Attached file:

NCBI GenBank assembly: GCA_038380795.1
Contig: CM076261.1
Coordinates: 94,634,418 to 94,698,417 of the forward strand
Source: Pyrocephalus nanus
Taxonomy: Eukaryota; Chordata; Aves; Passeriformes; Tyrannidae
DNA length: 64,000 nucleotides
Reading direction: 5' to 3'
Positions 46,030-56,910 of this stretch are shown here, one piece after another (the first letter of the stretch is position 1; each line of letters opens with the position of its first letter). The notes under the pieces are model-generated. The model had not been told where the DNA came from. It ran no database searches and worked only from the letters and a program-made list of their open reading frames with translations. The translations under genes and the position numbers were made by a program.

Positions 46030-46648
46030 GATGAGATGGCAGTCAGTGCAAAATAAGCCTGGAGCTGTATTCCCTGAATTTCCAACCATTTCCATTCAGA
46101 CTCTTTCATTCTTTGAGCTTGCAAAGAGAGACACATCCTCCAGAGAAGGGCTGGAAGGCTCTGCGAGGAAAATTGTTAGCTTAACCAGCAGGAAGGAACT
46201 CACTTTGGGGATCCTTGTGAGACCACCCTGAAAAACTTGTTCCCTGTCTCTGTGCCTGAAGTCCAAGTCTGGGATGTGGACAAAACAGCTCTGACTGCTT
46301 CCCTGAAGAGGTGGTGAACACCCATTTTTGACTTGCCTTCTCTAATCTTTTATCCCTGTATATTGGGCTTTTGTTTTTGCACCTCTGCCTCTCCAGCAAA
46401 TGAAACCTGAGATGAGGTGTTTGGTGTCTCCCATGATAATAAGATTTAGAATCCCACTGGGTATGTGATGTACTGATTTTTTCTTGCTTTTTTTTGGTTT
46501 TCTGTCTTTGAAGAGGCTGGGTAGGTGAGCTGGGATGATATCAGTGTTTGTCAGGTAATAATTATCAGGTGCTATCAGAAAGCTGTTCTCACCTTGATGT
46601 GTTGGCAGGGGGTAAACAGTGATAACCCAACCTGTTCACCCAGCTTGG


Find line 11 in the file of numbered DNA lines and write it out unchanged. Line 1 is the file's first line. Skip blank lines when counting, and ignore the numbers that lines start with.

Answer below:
46101 CTCTTTCATTCTTTGAGCTTGCAAAGAGAGACACATCCTCCAGAGAAGGGCTGGAAGGCTCTGCGAGGAAAATTGTTAGCTTAACCAGCAGGAAGGAACT